I rate this album with two stars, maybe because I was the man on the island.

Review by tszirmay
SPECIAL COLLABORATOR Honorary Collaborator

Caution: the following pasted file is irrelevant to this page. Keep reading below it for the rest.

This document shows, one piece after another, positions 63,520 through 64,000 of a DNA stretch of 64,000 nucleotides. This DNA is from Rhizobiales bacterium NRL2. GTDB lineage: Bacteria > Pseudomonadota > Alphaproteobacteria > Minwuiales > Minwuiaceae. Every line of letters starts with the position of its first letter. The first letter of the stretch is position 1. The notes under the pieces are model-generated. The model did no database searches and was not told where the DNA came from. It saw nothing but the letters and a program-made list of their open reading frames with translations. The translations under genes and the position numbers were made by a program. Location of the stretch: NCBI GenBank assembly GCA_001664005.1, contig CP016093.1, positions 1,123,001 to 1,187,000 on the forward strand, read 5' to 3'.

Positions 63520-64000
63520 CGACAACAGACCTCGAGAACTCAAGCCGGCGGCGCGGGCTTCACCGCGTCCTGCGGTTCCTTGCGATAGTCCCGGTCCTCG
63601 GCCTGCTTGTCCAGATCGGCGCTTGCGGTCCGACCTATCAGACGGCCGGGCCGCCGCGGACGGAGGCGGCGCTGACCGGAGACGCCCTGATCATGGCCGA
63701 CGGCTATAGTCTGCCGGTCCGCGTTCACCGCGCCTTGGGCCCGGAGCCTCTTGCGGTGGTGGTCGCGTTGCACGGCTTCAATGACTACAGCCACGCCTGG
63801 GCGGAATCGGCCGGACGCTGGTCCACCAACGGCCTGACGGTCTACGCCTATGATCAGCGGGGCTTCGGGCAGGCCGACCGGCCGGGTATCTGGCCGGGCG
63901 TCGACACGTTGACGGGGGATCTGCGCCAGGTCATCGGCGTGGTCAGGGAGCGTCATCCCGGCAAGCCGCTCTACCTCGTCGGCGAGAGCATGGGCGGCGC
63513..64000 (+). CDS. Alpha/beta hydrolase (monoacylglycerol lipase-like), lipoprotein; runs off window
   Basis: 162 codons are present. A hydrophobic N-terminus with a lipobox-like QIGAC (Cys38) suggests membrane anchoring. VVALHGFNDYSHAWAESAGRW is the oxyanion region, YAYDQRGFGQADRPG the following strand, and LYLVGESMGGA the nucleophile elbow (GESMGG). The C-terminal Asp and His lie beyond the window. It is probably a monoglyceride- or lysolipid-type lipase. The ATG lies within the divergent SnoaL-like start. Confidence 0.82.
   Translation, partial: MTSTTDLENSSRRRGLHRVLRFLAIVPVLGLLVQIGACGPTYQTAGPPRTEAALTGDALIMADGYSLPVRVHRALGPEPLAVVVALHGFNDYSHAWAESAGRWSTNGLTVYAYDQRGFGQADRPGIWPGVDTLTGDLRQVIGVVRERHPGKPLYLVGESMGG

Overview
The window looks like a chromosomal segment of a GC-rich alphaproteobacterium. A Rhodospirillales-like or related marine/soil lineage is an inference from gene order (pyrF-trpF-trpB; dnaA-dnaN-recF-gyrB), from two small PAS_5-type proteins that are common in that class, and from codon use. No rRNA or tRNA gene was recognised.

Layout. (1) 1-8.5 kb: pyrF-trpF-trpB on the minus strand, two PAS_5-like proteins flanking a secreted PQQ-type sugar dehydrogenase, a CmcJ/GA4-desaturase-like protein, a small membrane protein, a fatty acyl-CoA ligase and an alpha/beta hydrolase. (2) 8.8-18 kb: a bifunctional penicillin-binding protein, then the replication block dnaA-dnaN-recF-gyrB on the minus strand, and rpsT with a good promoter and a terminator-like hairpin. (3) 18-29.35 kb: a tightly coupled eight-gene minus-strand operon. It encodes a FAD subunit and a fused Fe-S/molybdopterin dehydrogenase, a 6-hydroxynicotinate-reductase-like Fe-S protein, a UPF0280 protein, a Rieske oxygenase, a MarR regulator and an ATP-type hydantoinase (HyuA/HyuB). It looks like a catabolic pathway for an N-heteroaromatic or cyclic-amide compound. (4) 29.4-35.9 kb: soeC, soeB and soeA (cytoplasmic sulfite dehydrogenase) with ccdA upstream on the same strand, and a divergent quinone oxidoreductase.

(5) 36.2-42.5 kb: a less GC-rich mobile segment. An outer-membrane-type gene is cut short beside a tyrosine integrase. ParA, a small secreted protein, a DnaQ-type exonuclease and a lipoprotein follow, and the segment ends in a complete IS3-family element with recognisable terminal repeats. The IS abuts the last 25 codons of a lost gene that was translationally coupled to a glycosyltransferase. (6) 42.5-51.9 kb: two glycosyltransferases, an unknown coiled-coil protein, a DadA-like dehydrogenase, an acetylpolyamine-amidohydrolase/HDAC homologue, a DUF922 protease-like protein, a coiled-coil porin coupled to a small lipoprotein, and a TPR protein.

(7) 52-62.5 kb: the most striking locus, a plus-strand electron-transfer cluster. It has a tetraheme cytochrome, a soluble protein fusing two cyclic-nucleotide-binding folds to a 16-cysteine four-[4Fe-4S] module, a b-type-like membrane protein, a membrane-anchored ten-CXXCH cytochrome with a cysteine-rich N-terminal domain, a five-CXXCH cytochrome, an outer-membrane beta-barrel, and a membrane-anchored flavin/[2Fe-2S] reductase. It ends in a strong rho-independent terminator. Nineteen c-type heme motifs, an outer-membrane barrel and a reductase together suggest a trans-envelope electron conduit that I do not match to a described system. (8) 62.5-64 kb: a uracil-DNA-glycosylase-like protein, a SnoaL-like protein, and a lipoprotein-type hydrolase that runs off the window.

4 stars There are times when I really wonder whether I will ever understand progressive rock, even after 35 years of devotion and self-inflicted Gabrielesque belief that "I know what I Like"! Idiot Me! ; It still manages to knock me for an unexpected loop. I purchased Moon Safari with clenched eyes, on the strength of learning the Tomas Bodin association in producing this debut, so I figured, ha! I can't go wrong with that! I have listened to it once, absentmindedly labeling and shelving it as Prog-Lite , a bit like that Alter Echo album I bought way back when (strangely also from Sweden!). Well, a few years have gone by and I finally fished out this yellow-jacketed sucker from my sizeable collection and gave it a second whirl. As the band members openly suggest, this is summer music, breezy wind-in-your- hair sonic ear candy and loaded with "pada-dapa-dapada" vocal harmonies that would make the Beach Boys drool with envy. Truth is that having first rate vocals is a sad Prog rarity, especially when we still anoint Greg Lake with top vocalist honors in 2009! I mean really, where are all the great lungs? Both Simon Akesson and Petter Sandström have luscious almost angelic voices, crystal pure and limpid which works very well with the liberal use of Mellotron , especially the choir samples. "Doorway" starts off with nary a prog whiff, sounding more like a polished pop band from the US West Coast, doing the surfer soundtrack to California Dreamin'! Last prog tune featuring harmonica? Anybody ? Well this is probably what threw me off, as this is a seriously unexpected affair, as Sandström blows a mean mouth organ. Not my cup of aqvavit , I must say. Anekdoten, Landberk er.. Anglagard? Not exactly! "Dance Across the Ocean" is actually the first hint of a strong Beatles influence that will show up regularly from now on (especially vocally and the occasional rhythm guitar riff, oddly), with fine piano and fluttering synth playing, some of those previously mentioned "papa" flights and some dashes of fabled Mellotron. This is pretty cool stuff though as the Yes/Starcastle/Styx influences kick in. "A Sun of Your Own" possesses an incredibly memorable vocal theme, huge sweeping harmonies, swirling counterpoints that boldly go beyond anything Yes or any other vocally gifted Prog bands have ever recorded. Graceful structure and elegant piano are the instrumental hallmarks. By the time we get to the Gates of Progland, a.k.a the epic 24 minute showpiece, "We Spin the World", the mood has shifted into outright recognizable definitions with the inevitable Yessisms (trebly bass ā la Squire, zooming Howe-ish guitar rampages, honky organ and symphonic keyboard bombast) but with an obvious personal touch highlighted by the intricate vocal work that recall the Beatles, Starcastle, Queen and even CSNY . Akesson provides a whistling synth solo that scours the horizon while fleet guitarist Anthon Johansson surprises with both acoustic and electric interventions. Drummer Tobias Lundgren keeps the beat alive with some fabulously tight rhythms. The finale is pure grandiose fanfare with that "feel good" Prog epic buzz we all are so eternally grateful for and which we ultimately crave. An excellent piece of music that frankly alters one's feelings towards the positive. That first track is really the great deceiver. "Beyond the Door" begins as a startlingly melancholic piano etude, full of romanticism and carefree simplicity that opens into a harrowing vocal/choir fest that features more majestic Tron work, slide guitar recalling "you know who" and some synth bubblings to close off the deal on a cheery positive note. Hey, Scandinavian prog does not have to be always about doom, gloom, Odin's table, Valhalla winds and Viking raids! I will skip the first track because the rest is way more interesting. ZowieZiggy may reconsider his rating (just like I changed my opinion, pegging it initially with 3 stars) if he finds the right island. 4 lunar treks